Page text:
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UCD’s bee garden celebrates National Public Gardens Day

By From page A1 | May 09, 2014

bee on roseW

A honeybee liked one of the yellow roses sold last year at the California Center for Urban Horticulture's Rose Weekend. Kathy Keatley Garvey/Courtesy photo

Check it out

According to garden manager Christine Casey, these are some of the five easiest-to-grow and tastiest-to-bees plants to manage:

* Yellow yarrow, also known as “moonshine”

* Salvias, like autumn sage

* ‘Ray Hartman’ ceanothus, the California lilac family

* Catnip, which has spotted-white or light pink flowers

* Old species roses, like the butterfly rose

Honeybees and carpenter bees zip through stalks of hummingbird mint and autumn sage in a garden built just for them on the west side of the UC Davis campus. On Friday evening, kids and parents are invited to join the buzz for the Häagen-Dazs Honey Bee Haven’s inaugural National Public Gardens Day celebration.

The gates will open at 5:30 p.m., and all visitors will be greeted by Miss Bee Haven, a 6-foot-long honey bee sculpture. But she’s not out to cause any trouble — rather, she’s here to teach gardeners, residents and other visitors how to plant a home for her brethren.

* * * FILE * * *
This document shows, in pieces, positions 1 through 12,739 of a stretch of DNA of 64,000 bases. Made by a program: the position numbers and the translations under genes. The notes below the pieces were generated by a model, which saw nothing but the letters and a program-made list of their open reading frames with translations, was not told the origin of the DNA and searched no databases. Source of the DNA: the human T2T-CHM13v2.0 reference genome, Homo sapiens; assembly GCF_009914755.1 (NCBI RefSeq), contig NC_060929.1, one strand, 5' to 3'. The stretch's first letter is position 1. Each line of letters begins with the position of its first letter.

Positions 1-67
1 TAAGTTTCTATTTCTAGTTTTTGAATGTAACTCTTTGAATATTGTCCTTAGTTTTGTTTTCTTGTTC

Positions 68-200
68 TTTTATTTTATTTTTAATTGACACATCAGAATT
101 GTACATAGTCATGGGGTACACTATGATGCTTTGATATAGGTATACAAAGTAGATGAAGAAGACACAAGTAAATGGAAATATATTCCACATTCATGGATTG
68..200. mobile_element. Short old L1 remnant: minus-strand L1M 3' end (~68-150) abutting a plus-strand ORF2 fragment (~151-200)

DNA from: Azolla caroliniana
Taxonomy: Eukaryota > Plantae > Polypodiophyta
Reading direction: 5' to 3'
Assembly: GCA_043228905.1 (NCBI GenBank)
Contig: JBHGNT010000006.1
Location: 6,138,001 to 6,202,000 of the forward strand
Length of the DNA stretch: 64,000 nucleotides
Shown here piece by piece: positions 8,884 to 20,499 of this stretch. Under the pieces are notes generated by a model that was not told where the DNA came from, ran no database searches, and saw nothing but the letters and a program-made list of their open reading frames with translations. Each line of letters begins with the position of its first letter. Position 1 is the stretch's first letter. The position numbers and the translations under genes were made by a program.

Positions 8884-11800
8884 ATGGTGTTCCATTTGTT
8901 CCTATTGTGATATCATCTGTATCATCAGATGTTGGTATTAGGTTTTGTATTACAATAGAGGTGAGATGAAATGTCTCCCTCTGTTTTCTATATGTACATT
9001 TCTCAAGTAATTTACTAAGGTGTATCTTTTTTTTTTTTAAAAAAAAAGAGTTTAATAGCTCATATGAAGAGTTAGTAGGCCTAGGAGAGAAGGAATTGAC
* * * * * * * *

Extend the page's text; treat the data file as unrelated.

Volunteers and staff will give out sunflowers to the first 50 visitors. A tour showcasing bees and the garden’s flora will depart at 6 p.m.

The garden grows right next to the Harry H. Laidlaw Honey Bee Research Facility, home to 200 bee colonies, or conservatively, 4 million bees.

“Unlike kids that have to be told to eat their broccoli, bees find the plants that give the most nutrition,” said Christine Casey, the garden manager.

At a half-acre, the garden is nowhere near big enough to feed the whole brood, since a single colony requires about an acre of pollen- and nectar-rich land to feed. But it does teach people how to re-nutriate urban land.

“Before you had a city in place, it was all habitat for bees,” Casey said.

In addition to native bees, Casey estimates the garden feeds and houses about 85 native bee species, which like to burrow in the ground or live in holes in tree branches carved out by birds or beetles. The best flower for a bee depends on the size of the bee and the length of its tongue — it has to be able to both fit inside the flower and reach the nectar.

There are about 535 public gardens in the nation, but the honey bee haven is the sole participating member in the Sacramento area. For more information, visit http://beebiology.ucdavis.edu/HAVEN/honeybeehaven.html.

Elizabeth Case

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